Re: Defined Private Use was: SSP default ignorable characters

From: Philippe Verdy (
Date: Wed Apr 28 2004 - 15:29:23 EDT

  • Next message: Kenneth Whistler: "Re: PUA as the Wild West [was: SSP default ignorable characters]"

    From: "Peter Kirk" <>
    > Software developers, or applications, are not supposed to be party to
    > the agreement between *users*.

    Do you say there that software developers are failing to comply with Unicode
    rules by refusing to develop systems that allow *users* to make such private
    private agreements and use the PUAs effectively as they are legitimately in
    right to ask to their software developers?

    Interesting point. This would be an argument for the developement (out of
    Unicode) of some standard technical solutions to exchange these private
    conventions on PUA usage, including exchange of character properties, etc...

    Why not then within fonts -- namely in Opentype tables for fonts built with
    these PUA assignments?

    If so, a fully Unicode-compliant system should offer ways to allow interchange
    of data between parties of these private agreements, and ensure that the PUA
    encoding conventions are isolated and kept within the domain of the private
    agreement (for example by labelling documents, with tags containing a URI,
    either by out of band encoding in rich text formats such as XML or precomposed
    PDF files, oe either in band within the encoded text using special tags, in a
    way similar to language tags, but currently Unicode has not defined such an area
    in plane 14 for other use than just language tags).

    I note however that language tags (even if they are discouraged by Unicode) are
    not deprecated and that they could even be used according to the RFC 3066
    encoding format or one of its extensios, to cover as well additional attributes
    identifying private communities sharing a common agreement.

    So with Unicode language tags containing a standard language code and attributes
    such extension would become possible if Unicode explicits less ambiguously how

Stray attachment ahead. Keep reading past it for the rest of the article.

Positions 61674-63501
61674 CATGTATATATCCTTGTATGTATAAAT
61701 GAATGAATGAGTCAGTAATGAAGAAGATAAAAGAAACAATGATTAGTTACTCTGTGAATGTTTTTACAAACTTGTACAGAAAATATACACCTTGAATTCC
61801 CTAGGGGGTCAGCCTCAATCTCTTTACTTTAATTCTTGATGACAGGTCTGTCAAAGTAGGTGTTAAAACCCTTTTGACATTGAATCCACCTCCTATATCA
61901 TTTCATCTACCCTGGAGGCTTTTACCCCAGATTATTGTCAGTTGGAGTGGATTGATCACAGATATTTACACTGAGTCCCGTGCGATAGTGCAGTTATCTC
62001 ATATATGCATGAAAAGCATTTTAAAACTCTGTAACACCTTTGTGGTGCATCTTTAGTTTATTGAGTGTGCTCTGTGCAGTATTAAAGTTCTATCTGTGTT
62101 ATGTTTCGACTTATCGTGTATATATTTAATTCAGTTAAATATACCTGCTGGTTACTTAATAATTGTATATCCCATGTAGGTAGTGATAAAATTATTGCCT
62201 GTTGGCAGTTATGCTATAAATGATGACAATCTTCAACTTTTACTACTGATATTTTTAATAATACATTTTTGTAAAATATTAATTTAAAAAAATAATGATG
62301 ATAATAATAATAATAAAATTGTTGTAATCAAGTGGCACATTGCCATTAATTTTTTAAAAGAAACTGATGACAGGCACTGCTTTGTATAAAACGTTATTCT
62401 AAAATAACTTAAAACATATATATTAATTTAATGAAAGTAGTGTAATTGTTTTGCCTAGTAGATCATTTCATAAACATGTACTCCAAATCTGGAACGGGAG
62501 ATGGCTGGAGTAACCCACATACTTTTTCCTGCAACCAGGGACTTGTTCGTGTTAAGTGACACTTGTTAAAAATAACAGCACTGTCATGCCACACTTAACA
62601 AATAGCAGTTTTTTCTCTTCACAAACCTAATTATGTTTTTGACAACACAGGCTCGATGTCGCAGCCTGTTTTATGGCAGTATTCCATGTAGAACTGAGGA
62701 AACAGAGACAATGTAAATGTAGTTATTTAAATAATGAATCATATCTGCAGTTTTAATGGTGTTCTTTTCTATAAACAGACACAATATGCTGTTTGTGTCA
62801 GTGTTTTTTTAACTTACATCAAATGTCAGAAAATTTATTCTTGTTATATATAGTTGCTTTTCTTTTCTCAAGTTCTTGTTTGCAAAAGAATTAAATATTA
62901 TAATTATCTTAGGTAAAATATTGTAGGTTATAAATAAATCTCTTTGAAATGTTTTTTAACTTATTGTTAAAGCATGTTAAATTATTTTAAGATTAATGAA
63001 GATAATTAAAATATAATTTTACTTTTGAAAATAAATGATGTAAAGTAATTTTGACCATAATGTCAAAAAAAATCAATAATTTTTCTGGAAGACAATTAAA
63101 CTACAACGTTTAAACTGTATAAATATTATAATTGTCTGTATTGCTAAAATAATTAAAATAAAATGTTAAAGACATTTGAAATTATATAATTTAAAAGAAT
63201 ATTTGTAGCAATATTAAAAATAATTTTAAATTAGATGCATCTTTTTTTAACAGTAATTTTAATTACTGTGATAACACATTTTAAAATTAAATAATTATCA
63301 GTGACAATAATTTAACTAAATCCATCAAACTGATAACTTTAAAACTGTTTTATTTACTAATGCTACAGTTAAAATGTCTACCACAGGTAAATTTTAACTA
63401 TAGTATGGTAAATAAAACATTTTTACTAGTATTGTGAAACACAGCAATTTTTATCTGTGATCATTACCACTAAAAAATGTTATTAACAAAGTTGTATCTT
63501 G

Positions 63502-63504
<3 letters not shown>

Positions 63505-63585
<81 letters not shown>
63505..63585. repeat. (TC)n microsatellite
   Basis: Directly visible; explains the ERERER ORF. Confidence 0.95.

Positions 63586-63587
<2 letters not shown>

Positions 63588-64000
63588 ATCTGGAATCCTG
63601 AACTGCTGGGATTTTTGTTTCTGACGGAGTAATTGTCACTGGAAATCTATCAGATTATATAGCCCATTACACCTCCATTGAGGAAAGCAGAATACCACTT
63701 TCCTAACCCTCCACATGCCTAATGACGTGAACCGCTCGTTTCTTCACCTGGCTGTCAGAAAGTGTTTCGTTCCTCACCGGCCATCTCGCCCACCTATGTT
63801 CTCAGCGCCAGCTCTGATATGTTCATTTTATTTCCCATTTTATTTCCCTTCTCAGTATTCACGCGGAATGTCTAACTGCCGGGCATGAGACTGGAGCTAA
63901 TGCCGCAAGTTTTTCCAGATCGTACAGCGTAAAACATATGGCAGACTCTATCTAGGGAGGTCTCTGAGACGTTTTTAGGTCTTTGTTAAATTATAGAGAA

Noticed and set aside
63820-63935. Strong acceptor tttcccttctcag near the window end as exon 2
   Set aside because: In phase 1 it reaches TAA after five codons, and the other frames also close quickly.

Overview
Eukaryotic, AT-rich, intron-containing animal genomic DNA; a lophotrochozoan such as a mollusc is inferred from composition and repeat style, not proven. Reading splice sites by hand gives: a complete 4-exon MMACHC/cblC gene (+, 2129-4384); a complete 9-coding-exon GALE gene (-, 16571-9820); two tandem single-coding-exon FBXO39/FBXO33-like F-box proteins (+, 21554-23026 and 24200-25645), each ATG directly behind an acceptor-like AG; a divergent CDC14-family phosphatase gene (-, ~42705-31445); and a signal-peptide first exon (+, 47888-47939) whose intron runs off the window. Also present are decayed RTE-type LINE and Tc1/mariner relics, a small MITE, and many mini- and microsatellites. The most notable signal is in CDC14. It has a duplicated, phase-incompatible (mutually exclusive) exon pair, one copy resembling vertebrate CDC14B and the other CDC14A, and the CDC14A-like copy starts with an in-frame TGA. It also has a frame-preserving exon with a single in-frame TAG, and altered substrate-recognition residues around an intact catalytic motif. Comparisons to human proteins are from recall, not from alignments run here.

to handle documents containing Language tags (notably for their application
    scope within the encoded documents). When a plain text document would be later
    converted to some rich text format, the language tag could be extracted and put
    of band within some XML schema to describe the semantic of the encoded
    plain-text fragments containing PUAs, within their restricted scope.

    So instead of identifying PUAs only with thir codepoint (which is bound to a
    unique namespace), they would be identified within a namespace made of the
    private agreement URI, and the codepoint (quite similar to the concept of
    namespaces in XML, where all entities are named within a well defined scope).
    One way to cope with this would be then to reserve and bind all non-PUA and all
    invalid codepoints in all possible namespaces, to the namespace.

    There's a way to make those PUAs easily manageable by users:
    - let each user have a registry of PUA agreements (identified in interchanges by
    their URI). If the user accepts this agreement, it is recorded in that user's
    - the registry will map each described Unicode PUA codepoint to non-Unicode
    codepoints (for example in the larger 31-bit space which was originally defined
    for ISO 10646). These internal mappings will allow local-only management of
    these encoded strings. For all interchanges, all non-Unicode codepoints (out of
    the 17 first planes), will be looked up in the user database that will remap
    this 32-bit codepoint into the URI + the 21-bit Unicode PUA, so that either a
    plain-text document can be regenerated using language-tags tagging, or using XML
    attributes or either rich text format...
    - for local document handling, UTF-8 (the original version!) or UTF-32 could be
    used to easily manage all private character properties, without colliding with
    PUAs used in other private agreements or with other standard Unicode codepoints.

    Such solution would have the additional effect that it will greatly reduce the
    number of PUAs needed in Unicode and each one can use them the way he wants with
    its own sets of character properties (including by overriding the default
    combining classes and canonical decompositions!). No need to split the PUA space
    which is really large enough with more than 135,000 codepoints, to allow
    encoding any single private agreement.

    The difficulties will be in the way to describe this agreement within a URI:
    what should that URI provide? If it's a URL, it could be the one of a XML
    document describing the set of conventions and properties tables and sets of
    suggested or required fonts... The problem is then to create and maintain a
    schema that allows describing these conventions. Such schema should allow
    containing at least all the properties that already described in Unicode, plus
    some other private data or tables.

    The next complexity will be when one wants to extend and agreement to allow
    migrating data from one private convention to another one. This looks exactly
    like describing a transliteration scheme working within the larger local-only
    31-bit space... And it can be as complex as in other stateful transliteration
    schemes, or as simple as when mapping legacy 8-bit sets to Unicode. (using
    simple stateless mappings).

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